Spiritual Values, Religious Practices, and Democratic Attitudes
Abbreviated Journal Title
TOLERANCE; EUROPE; Political Science; Religion
Using data from the 1999-2001 World Values and European Values Surveys, this article examines the impact of spiritual values and religious practices on democratic attitudes in twenty countries throughout Western Europe, North America, South America, Asia, and Africa. I assume that a reciprocal interaction between national conditions and individual orientations shapes support for democracy. Religious commitment as theological orthodoxy and attendance at religious services does not strengthen democratic views. Instead, explicitly political and cultural variables explain approval for democratic principles, particularly among industrialized countries. Individuals who express a low fear of threatening groups also back democratic institutions, regardless of a nation's industrialization. Among religious affiliations, Protestants in developing countries advocate democratic values. So do Muslims in industrialized countries. Nonmembers of religious institutions, however, are less likely to uphold democratic attitudes.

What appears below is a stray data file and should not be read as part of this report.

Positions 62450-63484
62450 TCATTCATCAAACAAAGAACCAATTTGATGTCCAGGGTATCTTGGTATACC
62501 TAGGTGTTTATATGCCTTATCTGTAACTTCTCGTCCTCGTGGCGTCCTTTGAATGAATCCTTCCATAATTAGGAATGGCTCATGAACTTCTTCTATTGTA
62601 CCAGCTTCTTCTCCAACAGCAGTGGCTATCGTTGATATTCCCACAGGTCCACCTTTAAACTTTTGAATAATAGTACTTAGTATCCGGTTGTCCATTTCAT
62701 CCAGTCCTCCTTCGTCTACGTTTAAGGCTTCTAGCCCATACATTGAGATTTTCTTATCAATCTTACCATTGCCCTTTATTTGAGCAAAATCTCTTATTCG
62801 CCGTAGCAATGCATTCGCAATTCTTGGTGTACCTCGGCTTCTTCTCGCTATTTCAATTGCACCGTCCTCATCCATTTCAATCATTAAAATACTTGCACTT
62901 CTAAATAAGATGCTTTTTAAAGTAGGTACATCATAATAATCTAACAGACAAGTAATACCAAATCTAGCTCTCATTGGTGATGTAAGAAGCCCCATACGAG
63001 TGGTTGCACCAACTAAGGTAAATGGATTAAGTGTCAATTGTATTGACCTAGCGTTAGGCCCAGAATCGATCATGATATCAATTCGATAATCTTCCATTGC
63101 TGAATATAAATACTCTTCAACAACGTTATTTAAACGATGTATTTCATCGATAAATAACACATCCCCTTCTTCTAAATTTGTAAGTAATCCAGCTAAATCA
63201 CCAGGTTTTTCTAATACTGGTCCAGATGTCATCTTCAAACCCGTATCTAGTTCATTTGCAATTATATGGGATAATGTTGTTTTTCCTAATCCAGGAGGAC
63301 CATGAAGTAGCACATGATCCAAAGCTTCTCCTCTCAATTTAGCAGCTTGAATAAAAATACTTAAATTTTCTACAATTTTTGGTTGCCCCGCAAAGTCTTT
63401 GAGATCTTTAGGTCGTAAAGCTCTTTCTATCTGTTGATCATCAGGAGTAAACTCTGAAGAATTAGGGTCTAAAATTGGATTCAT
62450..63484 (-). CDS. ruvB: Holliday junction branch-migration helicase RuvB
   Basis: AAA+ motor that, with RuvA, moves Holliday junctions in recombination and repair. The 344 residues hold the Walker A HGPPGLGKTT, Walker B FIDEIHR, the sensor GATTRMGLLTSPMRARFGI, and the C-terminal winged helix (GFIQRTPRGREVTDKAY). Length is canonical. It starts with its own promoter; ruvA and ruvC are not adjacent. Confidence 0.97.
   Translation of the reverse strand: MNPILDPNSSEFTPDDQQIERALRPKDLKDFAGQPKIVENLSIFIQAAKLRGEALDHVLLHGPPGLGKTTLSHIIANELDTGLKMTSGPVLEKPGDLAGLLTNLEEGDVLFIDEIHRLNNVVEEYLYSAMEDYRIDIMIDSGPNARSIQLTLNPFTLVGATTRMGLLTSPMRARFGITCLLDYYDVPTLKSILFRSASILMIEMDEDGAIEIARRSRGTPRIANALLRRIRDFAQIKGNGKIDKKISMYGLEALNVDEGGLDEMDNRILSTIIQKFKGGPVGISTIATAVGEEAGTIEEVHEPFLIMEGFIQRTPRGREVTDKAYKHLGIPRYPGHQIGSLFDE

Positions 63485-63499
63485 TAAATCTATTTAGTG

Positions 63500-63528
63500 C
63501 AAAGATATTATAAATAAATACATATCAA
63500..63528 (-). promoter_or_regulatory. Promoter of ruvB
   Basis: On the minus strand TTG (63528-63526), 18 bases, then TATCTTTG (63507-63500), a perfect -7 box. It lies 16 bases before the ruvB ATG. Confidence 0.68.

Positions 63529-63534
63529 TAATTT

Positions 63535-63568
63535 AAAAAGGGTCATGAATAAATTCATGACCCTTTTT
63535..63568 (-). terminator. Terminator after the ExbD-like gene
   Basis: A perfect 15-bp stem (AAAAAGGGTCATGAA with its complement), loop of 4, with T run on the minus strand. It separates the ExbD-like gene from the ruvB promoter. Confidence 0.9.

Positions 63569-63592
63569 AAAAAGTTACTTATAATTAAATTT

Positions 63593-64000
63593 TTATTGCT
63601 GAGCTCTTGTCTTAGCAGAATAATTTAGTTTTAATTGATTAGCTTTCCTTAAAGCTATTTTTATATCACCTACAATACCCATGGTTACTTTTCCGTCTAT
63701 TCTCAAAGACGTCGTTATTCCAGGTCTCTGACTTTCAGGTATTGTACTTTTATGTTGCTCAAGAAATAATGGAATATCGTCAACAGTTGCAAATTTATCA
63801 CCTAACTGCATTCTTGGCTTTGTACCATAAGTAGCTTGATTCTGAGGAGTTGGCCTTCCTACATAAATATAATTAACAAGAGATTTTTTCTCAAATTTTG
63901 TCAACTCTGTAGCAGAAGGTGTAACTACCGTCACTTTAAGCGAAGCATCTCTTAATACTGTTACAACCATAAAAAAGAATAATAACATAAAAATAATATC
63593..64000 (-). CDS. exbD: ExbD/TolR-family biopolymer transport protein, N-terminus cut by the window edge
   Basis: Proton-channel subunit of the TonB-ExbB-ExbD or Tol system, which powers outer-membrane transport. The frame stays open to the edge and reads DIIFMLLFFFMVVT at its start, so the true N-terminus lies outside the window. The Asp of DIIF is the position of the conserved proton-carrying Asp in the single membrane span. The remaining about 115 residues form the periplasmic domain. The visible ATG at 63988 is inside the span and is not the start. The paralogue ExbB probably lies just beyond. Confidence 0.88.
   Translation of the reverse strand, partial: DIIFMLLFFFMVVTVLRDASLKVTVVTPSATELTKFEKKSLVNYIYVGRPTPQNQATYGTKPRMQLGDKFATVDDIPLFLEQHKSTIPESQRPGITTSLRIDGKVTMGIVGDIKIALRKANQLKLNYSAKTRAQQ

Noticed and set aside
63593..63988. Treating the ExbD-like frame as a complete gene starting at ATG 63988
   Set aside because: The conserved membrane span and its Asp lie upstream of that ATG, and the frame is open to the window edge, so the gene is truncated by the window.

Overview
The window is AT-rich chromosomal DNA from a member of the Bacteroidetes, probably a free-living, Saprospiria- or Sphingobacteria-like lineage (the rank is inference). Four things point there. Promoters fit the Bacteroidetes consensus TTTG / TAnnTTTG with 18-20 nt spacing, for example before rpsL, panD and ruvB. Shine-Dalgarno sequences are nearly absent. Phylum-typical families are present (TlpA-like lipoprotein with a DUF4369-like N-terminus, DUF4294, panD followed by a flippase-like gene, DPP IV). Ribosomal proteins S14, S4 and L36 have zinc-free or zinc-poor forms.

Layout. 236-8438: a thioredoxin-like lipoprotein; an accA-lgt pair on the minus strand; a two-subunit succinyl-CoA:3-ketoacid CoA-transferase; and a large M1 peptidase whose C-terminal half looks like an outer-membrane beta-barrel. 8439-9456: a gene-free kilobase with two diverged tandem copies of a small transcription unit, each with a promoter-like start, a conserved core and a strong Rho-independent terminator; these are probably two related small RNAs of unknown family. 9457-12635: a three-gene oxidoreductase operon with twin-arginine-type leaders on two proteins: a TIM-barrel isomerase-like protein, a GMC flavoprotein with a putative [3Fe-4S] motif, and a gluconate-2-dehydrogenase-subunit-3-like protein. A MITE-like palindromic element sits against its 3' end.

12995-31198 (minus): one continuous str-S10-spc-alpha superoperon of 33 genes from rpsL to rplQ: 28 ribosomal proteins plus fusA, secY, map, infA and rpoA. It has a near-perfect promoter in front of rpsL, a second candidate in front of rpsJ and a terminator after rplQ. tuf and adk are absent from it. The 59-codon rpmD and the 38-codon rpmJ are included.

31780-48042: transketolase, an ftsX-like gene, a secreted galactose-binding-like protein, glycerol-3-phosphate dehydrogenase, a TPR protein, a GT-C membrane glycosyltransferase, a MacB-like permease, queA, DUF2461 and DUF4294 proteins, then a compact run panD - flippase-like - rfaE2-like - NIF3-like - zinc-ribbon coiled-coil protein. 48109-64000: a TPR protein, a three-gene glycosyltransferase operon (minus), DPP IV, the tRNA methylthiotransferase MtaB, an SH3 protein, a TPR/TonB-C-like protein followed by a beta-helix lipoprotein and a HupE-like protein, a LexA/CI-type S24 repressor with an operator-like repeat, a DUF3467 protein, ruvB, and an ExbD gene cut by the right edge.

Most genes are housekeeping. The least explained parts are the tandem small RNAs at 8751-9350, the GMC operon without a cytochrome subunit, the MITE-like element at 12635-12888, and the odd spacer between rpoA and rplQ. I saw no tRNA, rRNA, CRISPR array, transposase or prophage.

Politics and Religion
"Spiritual Values, Religious Practices, and Democratic Attitudes" (2008). Faculty Bibliography 2000s. 546.